The Northern Territory Library has won the annual Access to Learning Award from the Bill & Melinda Gates Foundation for its work to improve the lives of Indigenous Australians. The US$1 Million award recognizes innovative efforts outside the United States to connect disadvantaged people and remote communities to information through free access to computers and the Internet.
The Northern Territory Library (NTL), which covers a network of 33 public libraries, many of them in remote communities, is offering free training and access to computers and the Internet. These skills and tools are providing indigenous people with a new way to connect to the past—and to engage in the present. In 2004, the NTL launched a new program that has transformed 13 branch libraries into vibrant community centres for sharing knowledge. Through this model, known as the Libraries and Knowledge Centers program, NTL has trained and equipped local library staff to help indigenous people build digital archives of their culture. With cameras and computers, voice and video recorders, and scanners and printers, community members capture old and contemporary art, maps, songs, photos, and lessons in their local language. They film events and record interviews and traditional practices. Then they store the digital content with user-friendly software called Our Story.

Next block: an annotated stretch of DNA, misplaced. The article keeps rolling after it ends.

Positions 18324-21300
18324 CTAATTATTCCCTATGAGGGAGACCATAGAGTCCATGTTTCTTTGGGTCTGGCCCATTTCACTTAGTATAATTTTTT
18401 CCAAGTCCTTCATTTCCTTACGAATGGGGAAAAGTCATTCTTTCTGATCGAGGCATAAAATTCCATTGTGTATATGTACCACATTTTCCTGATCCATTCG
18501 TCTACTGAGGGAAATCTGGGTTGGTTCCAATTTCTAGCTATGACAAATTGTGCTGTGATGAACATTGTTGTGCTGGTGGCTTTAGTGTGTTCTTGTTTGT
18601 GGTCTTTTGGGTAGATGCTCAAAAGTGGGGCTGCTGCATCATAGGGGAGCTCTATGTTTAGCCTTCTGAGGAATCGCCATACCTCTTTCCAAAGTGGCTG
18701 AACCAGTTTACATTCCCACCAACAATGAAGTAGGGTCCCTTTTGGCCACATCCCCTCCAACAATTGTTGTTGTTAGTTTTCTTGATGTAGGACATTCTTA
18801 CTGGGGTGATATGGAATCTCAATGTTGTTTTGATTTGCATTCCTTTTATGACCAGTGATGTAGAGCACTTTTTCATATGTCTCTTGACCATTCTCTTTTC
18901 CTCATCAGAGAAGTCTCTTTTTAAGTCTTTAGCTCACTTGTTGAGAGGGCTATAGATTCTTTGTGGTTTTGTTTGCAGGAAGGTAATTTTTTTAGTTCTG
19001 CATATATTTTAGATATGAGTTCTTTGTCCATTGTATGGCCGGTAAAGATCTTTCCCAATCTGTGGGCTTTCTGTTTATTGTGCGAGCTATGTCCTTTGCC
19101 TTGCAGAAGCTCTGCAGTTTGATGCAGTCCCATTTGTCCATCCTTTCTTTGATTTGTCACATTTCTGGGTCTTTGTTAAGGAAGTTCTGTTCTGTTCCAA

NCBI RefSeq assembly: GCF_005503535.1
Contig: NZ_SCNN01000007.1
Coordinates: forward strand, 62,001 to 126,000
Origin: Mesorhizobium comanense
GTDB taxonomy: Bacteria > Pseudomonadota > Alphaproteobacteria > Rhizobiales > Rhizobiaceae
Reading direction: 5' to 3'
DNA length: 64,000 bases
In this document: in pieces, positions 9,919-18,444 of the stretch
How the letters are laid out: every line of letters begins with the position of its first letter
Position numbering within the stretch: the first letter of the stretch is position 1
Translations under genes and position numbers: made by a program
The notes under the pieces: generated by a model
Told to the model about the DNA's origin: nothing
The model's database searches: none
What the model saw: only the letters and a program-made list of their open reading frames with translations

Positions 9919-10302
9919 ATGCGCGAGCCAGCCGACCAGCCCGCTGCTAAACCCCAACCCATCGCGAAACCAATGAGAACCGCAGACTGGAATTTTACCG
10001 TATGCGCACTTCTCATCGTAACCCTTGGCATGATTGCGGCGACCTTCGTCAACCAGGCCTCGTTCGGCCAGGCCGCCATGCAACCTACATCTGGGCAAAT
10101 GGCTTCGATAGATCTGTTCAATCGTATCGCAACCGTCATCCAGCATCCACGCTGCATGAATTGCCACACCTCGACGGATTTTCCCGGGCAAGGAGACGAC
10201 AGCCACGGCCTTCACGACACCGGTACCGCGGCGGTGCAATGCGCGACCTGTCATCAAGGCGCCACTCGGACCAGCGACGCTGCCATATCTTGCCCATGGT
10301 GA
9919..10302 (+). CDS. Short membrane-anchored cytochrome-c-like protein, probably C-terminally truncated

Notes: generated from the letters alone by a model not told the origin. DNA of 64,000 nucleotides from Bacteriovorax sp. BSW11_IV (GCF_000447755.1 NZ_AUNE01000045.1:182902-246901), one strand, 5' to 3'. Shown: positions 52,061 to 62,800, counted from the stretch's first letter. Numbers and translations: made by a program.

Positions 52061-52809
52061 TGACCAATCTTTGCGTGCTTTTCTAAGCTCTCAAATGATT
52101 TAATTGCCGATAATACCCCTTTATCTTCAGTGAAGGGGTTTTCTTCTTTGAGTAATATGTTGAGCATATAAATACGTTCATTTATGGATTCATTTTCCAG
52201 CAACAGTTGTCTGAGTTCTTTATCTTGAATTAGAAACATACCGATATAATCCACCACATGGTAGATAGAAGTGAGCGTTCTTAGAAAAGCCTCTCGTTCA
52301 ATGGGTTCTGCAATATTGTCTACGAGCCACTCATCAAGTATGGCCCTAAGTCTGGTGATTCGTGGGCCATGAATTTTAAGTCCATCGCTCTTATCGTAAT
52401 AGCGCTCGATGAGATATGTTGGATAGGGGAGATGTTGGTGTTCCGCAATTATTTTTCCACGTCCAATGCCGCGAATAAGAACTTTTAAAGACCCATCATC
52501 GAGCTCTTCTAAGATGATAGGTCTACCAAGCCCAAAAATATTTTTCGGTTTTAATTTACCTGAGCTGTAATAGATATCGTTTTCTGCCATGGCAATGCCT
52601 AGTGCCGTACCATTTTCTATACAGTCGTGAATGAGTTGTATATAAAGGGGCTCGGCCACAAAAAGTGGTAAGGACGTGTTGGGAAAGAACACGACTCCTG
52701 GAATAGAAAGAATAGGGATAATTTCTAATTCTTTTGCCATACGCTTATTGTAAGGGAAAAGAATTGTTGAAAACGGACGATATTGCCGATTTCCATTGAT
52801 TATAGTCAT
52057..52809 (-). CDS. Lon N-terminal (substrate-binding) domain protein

Communities have embraced Our Story, collecting more than 40,000 items since 2004. NTL will use the US$1 million Access to Learning Award to take Our Story into more communities and to train more community library staff. It also will expand its early years literacy program for indigenous children, to better prepare them for success in school. Other plans include sharing appropriate cultural material from Our Story with a wider Australian audience.
Aug. 30, 2007
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